The third chapter of the Book
of Joshua is, in itself and in Israel's history, a very great
chapter, marking as it does the consummation of a long, long
story related to Divine purpose. But in its figurativeness it
represents the greatest crisis and event in human history. There
are some fragments in this chapter which are tense and weighty
with significance; such as:
"Ye have not passed this
way heretofore" (verse 4).
"Hereby ye shall know that the living God is among you"
"(Jordan overfloweth all its banks all the time of
harvest)" (verse 15).
"Clean over Jordan" (verse 17).
The great new prospect by a new
step of faith.
The superlative evidence of the
presence of the Lord.
The making of the overwhelming
difficulty the very way of that evidence.
The finality of God's
If Jordan is a figure of the
Cross of Christ, as it surely is, these are some of the major
factors of His death and resurrection, and of ours with Him. The
death means death's removal from before to behind. There is no
prospect whatever while death is before, straddling the path. Its
removal as a barrier opens up a vast new prospect.
The resurrection is the once
for all and the abiding expression of superlative power as God's
means of making His presence and His faithfulness known. It is
the immense "Hereby". How shall we know? The answer,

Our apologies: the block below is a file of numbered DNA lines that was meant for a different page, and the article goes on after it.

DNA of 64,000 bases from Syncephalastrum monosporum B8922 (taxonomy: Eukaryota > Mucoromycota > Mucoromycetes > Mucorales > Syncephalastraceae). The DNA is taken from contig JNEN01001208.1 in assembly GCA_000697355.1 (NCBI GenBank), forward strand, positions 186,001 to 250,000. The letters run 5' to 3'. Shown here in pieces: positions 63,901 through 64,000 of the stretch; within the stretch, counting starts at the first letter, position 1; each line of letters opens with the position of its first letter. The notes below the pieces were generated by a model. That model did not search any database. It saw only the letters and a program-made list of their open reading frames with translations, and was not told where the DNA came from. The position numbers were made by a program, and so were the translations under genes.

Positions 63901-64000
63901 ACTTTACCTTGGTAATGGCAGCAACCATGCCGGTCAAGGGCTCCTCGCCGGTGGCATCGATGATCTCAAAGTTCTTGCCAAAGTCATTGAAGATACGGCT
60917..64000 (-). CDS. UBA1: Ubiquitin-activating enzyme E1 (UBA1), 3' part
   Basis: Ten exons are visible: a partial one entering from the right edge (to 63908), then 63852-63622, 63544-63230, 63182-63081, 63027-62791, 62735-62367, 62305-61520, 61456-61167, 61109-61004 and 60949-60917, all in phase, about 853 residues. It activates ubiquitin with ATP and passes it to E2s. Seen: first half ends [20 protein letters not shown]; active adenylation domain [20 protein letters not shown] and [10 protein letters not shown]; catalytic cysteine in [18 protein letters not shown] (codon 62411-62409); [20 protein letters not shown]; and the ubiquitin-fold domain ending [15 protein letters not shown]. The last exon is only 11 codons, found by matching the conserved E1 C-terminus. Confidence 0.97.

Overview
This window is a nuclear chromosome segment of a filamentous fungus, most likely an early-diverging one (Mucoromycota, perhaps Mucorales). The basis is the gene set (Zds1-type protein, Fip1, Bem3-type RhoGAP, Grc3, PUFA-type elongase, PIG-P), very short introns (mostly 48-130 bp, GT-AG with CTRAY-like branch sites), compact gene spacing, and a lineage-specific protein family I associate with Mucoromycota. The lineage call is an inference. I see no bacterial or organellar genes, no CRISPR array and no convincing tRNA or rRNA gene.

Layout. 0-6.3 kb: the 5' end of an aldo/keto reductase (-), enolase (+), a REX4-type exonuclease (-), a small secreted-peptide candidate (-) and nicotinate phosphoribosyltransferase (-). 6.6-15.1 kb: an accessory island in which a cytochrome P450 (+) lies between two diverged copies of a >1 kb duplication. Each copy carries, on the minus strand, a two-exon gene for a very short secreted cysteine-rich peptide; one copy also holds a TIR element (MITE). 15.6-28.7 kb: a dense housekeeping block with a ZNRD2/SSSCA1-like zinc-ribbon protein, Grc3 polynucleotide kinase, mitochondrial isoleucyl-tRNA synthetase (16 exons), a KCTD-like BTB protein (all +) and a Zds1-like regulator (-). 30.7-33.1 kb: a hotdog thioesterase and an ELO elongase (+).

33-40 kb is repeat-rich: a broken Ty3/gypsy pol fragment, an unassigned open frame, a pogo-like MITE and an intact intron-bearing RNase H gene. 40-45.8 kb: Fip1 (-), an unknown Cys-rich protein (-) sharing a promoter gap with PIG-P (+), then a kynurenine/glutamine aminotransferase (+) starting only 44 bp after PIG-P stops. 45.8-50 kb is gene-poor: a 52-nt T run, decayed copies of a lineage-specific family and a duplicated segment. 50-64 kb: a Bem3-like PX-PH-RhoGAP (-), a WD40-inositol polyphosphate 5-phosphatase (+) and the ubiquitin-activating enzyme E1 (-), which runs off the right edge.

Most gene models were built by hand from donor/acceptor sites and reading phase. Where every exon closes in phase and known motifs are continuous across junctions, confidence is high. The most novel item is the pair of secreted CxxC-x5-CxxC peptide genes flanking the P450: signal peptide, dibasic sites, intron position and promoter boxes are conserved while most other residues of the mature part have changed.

including all answers, is "The power of his
resurrection". God never makes it easy for His people to
have this 'knowing'. The Cross was no easy matter. It was the
supreme test of God's superiority over adverse forces, and the
principle abides. The experience of the "called according to
his purpose" is that of an ever-increasing realisation of
the depth and strength of Jordan. "So great a death,"
Paul called it. "That we should trust, not in ourselves, but
in God who raiseth the dead."
Jordan in flood spoke of sin's
overwhelming of the whole scene. It spoke of death's inundating
spread and power, breaking all banks. It spoke of human weakness
and helplessness before these great forces. But it spoke of God's
superiority over all.
Lastly: "Clean over
Jordan." The finished, perfected work of salvation from all
the above, and unto "an inheritance, incorruptible, and
undefiled, and which fadeth not away, reserved in heaven for you
who, by the power of God are kept...".
First published in "A Witness and A
Testimony" magazine, Jan-Feb 1965, Vol 43-1